Well done to NASA's armies of geeks for getting the rover Curiosity on Mars. I'm impressed. But really, these early images aren't doing much for me. Maybe, Annie Liebovitz  and Anton Corbijn should've been beamed down to Mars' surface instead.  

LJ, August 9 2012. 

Wednesday, July 18, 2012


I have two poems coming out soon...

Visionary, a poem springing from an incident back in 2001, involving a drunk flatmate (who sported a tattoo of the Grim Reaper on his shoulder) and his fists, is to be published in the first edition of Perth-based journal Regime. My sincere thanks to Nathan Hondros, Regime's editor and his team, for accepting my work. I was impressed with Nathan's punctuality and professionalism re. correspondence. Some established literary journals don't get back to you for six months or more when you send them work. Regime is the total opposite.

Sincere thanks is also due to poet Harry Owen, who's based in South Africa, for taking Nexus, possibly the briefest poem I've penned, for his upcoming international anthology For Rhino in a Shrinking World. My poem looks at the unexpected connection humans have with rhinos - it's a poem about keratin, basically. Harry's book will aim to celebrate the rhino and raise awareness of the rare animal's plight. Poachers are still murdering the poor beast for its horn. Nexus will be the first poem I've had in an international publication. It's good to see Aussie poets Andy Kissane and Ron Pretty also have poems in the anthology.

Lastly, thanks to Alicia Sometimes for fighting hard to get a poem of mine - on outlandish 80s band The Art of Noise and Britain under Thatcher - into the journal Etchings. Alicia was the guest editor for their music issue. Unfortunately, there were other editorial voices and my work didn't make the cut. I'm sure that it'll appear one day.

So, another moment of recognition. How lucky I am.

LJ, July 19 2012.

Friday, June 29, 2012


Great Australian poet Rosemary Dobson passed away last Wednesday, aged 92. I never read her work extensively - I must rectify this. I adore the following potent lines from her poem To A Child.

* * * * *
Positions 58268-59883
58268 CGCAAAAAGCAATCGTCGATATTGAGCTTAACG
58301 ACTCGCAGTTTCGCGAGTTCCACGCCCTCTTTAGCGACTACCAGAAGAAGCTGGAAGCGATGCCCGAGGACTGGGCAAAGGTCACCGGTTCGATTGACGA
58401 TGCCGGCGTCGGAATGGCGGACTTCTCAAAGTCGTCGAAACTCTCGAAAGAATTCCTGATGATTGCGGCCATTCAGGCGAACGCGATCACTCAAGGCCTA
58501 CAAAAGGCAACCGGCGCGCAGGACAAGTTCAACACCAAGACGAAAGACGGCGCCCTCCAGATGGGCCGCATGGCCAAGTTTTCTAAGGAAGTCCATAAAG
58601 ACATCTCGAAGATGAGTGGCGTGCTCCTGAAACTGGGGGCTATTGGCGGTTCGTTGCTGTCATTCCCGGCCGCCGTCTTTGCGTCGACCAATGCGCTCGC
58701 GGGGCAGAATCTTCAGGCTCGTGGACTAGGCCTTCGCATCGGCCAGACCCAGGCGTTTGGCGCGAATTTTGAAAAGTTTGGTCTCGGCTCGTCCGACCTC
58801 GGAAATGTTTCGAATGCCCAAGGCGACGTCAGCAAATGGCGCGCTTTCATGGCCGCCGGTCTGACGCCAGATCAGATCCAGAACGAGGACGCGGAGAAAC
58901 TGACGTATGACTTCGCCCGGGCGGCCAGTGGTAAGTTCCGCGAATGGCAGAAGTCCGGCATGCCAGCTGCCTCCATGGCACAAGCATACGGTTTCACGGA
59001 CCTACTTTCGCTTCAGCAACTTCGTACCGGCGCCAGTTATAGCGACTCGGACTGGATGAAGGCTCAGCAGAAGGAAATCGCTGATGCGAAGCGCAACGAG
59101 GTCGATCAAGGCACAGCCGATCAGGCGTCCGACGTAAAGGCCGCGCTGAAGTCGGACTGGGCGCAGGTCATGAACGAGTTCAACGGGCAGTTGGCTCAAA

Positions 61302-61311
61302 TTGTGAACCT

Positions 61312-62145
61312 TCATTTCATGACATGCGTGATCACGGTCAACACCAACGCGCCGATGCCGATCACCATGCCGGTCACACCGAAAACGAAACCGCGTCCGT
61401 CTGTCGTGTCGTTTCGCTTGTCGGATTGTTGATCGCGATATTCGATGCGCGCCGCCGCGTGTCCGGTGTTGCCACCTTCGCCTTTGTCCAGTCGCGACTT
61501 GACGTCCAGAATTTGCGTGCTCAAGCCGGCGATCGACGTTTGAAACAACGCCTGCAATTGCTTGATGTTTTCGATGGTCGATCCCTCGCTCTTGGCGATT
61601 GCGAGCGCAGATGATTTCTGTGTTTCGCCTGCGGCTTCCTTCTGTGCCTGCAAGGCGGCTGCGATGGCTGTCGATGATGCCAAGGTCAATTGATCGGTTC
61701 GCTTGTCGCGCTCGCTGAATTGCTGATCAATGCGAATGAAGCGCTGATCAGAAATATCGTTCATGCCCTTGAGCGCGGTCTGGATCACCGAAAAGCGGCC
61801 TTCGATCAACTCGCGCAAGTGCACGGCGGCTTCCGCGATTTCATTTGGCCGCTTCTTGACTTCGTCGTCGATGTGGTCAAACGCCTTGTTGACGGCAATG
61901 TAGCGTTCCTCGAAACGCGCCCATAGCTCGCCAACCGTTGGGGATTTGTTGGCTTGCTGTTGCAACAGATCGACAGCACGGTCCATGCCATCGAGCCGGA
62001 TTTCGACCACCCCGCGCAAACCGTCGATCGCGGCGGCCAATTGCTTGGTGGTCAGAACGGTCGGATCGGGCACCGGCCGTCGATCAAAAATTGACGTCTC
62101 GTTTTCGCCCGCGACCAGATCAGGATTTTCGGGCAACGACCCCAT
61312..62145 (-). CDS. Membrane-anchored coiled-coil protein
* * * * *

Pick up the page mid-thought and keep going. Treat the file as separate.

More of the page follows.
the world divides - and yet we hold
an end to each, the seeking skein,
the indestructible thread of love.

LJ, June 30 2012.

Thursday, June 21, 2012

POEM #18


They queued
around the
block for

Will they queue
around the block
when you're

LJ, June 22 2012.

Monday, June 18, 2012

POEM #17

Yesterday afternoon, Hamish Macdonald, sitting in for Richard Glover on 702 ABC Sydney, wanted people to call in (or send texts) with poems centred on current world events. I scribbled something down as I drove home and rang up, offering the following brief poem on Greece (Hamish got me to read it twice and said positive things)...

We need a new useful Zeus,
miracles not oracles;
in the immortal words
of Con the Fruiterer,
ah, a cuppla days.

LJ, 19 June 2012.

Wednesday, June 13, 2012


I've taken this sign photograph from an Engrish website. I can't even begin to think of its context. Was the photo taken at a restaurant, an aquarium, an airport, a freak show, a comic book convention? Thank god for unfathomable things. There are still a few out there.

LJ, June 14 2012.

Monday, June 11, 2012


I'm disgusted that Barry O'Farrell (let's now call him Backwoods Barry) has decided to open up the national parks, nature reserves and state conservation areas of New South Wales to hunters. What a joke. What a crime. Who can guarantee the safety of picnickers, families, hikers, birders etc? When will Josephine Average know when it is safe to visit particular national parks? Who's going to be monitoring what various goons with guns various are executing? Are the rare, vulnerable and endangered species of New South Wales going to be safe? I do not trust hunters to shoot only ferals - I'd love to think they'll do everything by the books, but I doubt they will. Take the case of some of our mallee reserves, now open to shooters. These reserves have small populations of endangered malleefowl. Who's going to be looking out for them? I know I sound alarmist/over-the-top, but really, Backwoods Barry has thrown us into the Dark Ages. I talk a little more about this over at my other blogsite -

LJ, June 12 2012

Wednesday, June 6, 2012


I'm such a fan of Lana Del Ray's Video Games. I heard it in Two Skinny Cooks (best coffee and tarts in the Southern Highlands) last weekend and was bowled over.

Her voice - her glorious voice - is like twelve-year old single malt scotch whisky poured over ice cubes at 11pm in a low lit Sydney bar most of us have forgotten about.

LJ, June 6 2012.

Sunday, June 3, 2012

POEM #16


Are the 
         Dead Sea scrolls 
                               still fresh?

LJ, June 4 2012

Monday, May 28, 2012

POEM #15

For Ted Hughes (if he was still around and could give two hoots - or even three hoots - about a small poem from an emerging Aussie poet)

A pre-midnight fox
consumed by bone-lust,
padding where memory is lost,
hurls wheezes and wails
at Morton National Park's tides.

Along Lower Gullies Road
all our bored boxed-foxes
tear themselves from stale
fireside mats, chats and pats,
to shriek by frozen front doors.

We refuse to open up outside,
let them join that One Real Dog,
set fern, fence and field aflame,
out-laugh the loon, fang the moon,
scream until ambulances howl.

LJ, May 28 2012

POEM #14


amanita muscaria,
Fly Agaric -

ball for fresh sport,
evil strawberry,
dragon eyeball,

a distant
all fire

after God tired
of our staring.

LJ, May 28 2012

Wednesday, May 23, 2012

POEM #13


Great Poet
told me writing
verse was like

LJ, May 24 2012

Wednesday, May 9, 2012